Ossicular and cochlear implants are two of the most widely implemented prosthetics. Both are ear implants that aim to restore full or partial hearing. Several prosthetic accessories, including chargers and programmers, also made the list.

Outside of these, many of the most commonly used prosthetics fall into two categories:

1. Breast Prostheses

Of the top 25 most commonly implanted prosthetics in 2019, over 68,600 were breast prostheses.

The number of women choosing to have mastectomies is holding steady in the United States. Using claims data, Definitive Healthcare tracked over 183,000 mastectomies in 2019. There were 213,000 procedures in 2018 and 169,000 in 2017.

Many women who choose mastectomies hope to avoid radiation treatments, biopsies, and mammograms. Following a mastectomy, some women choose breast reconstruction.

If a patient decides that breast reconstruction isn’t for them, a prosthesis or breast form can help them look balanced without surgery. Breast prostheses come in a variety of shapes, sizes, and materials. Common prosthetic fillings include silicone gel, foam, and fiberfill.

Foam and fiberfill are lightweight options, while silicone is a more realistic option. Silicone prostheses were the most common in 2019, with over 18,000 implementations.

2. Leg prostheses

“Below the knee" prosthetic parts and sockets saw some of the highest claim volumes. This includes accessories like “prosthetic socks,” with over 900 implementations in 2019. Below-the-knee, or transtibial, prosthetics attach to the upper leg, just below the knee. They are fit with a socket, which is carefully molded around a plaster cast taken from the residual limb.

Sockets and accessories make up a large portion of the prosthetics market. This may be because a patient's residual limb is likely to change shape and size over time, so new sockets are needed as the patient ages. This explains the high volume of HCPCS code L5673, which covers additions to existing leg implants.

Above knee, or transfemoral, prosthetics are for patients who have had all or part of their upper legs amputated. Whether a leg prosthesis is “right” for a patient depends on several factors. Some of which include:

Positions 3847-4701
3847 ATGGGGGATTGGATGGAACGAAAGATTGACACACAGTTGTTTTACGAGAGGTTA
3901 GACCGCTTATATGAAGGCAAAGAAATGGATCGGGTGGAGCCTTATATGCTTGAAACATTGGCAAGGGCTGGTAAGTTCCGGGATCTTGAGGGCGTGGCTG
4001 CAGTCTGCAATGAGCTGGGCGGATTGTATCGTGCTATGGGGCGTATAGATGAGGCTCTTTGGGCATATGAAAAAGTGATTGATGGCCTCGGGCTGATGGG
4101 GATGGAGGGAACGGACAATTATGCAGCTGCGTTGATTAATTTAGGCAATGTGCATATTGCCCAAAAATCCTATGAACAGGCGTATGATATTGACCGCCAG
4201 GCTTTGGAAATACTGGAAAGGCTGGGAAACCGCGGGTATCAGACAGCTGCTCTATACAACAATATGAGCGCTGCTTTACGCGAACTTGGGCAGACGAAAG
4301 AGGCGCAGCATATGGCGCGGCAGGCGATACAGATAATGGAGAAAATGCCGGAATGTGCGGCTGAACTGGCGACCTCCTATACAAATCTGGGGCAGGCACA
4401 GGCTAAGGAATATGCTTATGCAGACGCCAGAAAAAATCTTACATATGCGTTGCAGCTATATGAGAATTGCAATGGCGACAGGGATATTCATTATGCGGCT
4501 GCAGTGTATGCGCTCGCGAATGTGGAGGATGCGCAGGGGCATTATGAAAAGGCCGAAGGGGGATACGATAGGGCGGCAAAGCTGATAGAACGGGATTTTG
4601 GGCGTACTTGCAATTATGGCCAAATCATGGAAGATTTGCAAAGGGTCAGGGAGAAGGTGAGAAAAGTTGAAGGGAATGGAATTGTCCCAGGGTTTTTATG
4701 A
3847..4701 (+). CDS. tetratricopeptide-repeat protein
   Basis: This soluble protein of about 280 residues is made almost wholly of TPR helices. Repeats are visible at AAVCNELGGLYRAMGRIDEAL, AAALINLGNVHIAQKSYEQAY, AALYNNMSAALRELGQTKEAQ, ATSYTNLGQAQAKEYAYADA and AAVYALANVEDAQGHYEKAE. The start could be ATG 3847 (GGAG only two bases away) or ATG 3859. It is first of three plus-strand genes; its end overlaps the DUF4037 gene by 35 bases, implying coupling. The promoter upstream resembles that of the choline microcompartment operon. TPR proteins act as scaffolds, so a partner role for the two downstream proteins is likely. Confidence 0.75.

• The amount of soft tissue covering the femur
  • If the patient feels significant pain in this area
  • The condition of the skin on the residual limb
  • Range of motion for the residual limb
  • Patient activity level before the amputation

Above the knee prosthetics can be more difficult to use than below the knee prosthetics. An intact knee joint makes movement easier for a patient, meaning less time is needed to adjust to a prosthetic.

Who uses prosthetic data?

There are many reasons to leverage data on amputations and prosthetics. Medical device companies can use this information to assess the competitive market and identify displacement opportunities. These companies can search all prosthetic types to find market gaps. They can also identify where competing devices are being used and avoid those regions—or craft specialized value propositions.

Healthcare staffing firms can also use prosthetics data. If a firm needs to place a surgeon, they can find the facilities performing the highest amputation volumes. Additionally, if a candidate has experience with specific prosthetic types, a firm can analyze outcomes at facilities using those devices. Then they can identify facilities that would most benefit from a surgical specialist.